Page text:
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'[TECH] Nickel prices'
2008\08\01@141937 by Vitaliy

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Apptech wrote:
> Will have relevance to many people here.
> Interesting to see how "markets" play fast and loose with
> our craft.

Why the double quotes? :)

{Quote hidden}

The graphs are actually an excellent example of basic economic principles at
work. :-) The price spike concides perfectly with the dip in warehouse
stocks levels.

I'm not sure exactly what happened, but it was either (A) increase in demand
(B) reduction in supply or (C) both. Let us know what you find out, Russell.
:)

Vitaliy

2008\08\01@145745 by sergio masci

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On Fri, 1 Aug 2008, Vitaliy wrote:

> I'm not sure exactly what happened, but it was either (A) increase in demand
> (B) reduction in supply or (C) both. Let us know what you find out, Russell.
> :)

You forgot (D) manipulation of the market

Regards
Sergio Masci

2008\08\02@003207 by Vitaliy

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sergio masci wrote:
>> I'm not sure exactly what happened, but it was either (A) increase in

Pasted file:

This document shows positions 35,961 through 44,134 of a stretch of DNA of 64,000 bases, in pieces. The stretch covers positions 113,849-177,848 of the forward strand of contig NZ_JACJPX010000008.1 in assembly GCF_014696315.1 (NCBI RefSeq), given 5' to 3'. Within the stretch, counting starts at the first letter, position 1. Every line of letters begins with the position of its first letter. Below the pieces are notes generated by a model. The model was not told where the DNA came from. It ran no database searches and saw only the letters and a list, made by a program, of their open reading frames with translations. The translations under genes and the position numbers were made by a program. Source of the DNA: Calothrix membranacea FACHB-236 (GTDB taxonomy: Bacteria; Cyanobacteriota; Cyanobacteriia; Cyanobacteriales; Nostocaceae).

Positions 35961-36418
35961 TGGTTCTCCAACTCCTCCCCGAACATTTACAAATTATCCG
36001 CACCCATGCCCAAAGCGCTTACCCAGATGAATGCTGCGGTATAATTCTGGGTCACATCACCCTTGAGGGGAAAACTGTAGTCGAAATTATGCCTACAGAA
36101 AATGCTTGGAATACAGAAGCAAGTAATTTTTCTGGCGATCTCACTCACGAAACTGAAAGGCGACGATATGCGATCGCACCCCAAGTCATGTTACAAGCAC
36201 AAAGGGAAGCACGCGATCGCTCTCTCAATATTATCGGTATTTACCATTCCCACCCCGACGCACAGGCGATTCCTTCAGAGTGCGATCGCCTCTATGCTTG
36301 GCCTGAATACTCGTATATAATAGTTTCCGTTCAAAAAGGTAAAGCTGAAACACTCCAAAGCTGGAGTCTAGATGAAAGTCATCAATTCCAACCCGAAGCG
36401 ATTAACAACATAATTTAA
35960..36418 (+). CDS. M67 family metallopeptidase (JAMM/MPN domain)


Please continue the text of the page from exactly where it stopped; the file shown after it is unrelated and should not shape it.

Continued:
>> demand
>> (B) reduction in supply or (C) both. Let us know what you find out,
>> Russell.
>> :)
>
> You forgot (D) manipulation of the market

Which is a special case of (B). :)

For a commodity like nickel, extremely unlikely (also supported by Tony
Smith's explanation).

2008\08\02@032454 by Tony Smith

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> sergio masci wrote:
> >> I'm not sure exactly what happened, but it was either (A)
> increase in
> >> demand
> >> (B) reduction in supply or (C) both. Let us know what you
> find out,
> >> Russell.
> >> :)
> >
> > You forgot (D) manipulation of the market
>
> Which is a special case of (B). :)


B & D are indeed related.

BHP in Australia shut down a plant a few months ago, causing a rise in
prices.  Although there are many nickel suppliers worldwide, you could still
rig the market as supply is tight.  It doesn't really work for some other
metals, eg gold, as it's essentially a useless metal.  The Australian
Goverenment once did the opposite, it dumped a lot of gold, making the price
drop.

Another reason nickel prices are falling is due to second sourcing, since
the price has been high enough for long enough, low yield areas (Asia) are
coming on-line.  It's a bit like when oil prices go up, people start taking
about mining shale oil.  That never seems to happen though.

Tony

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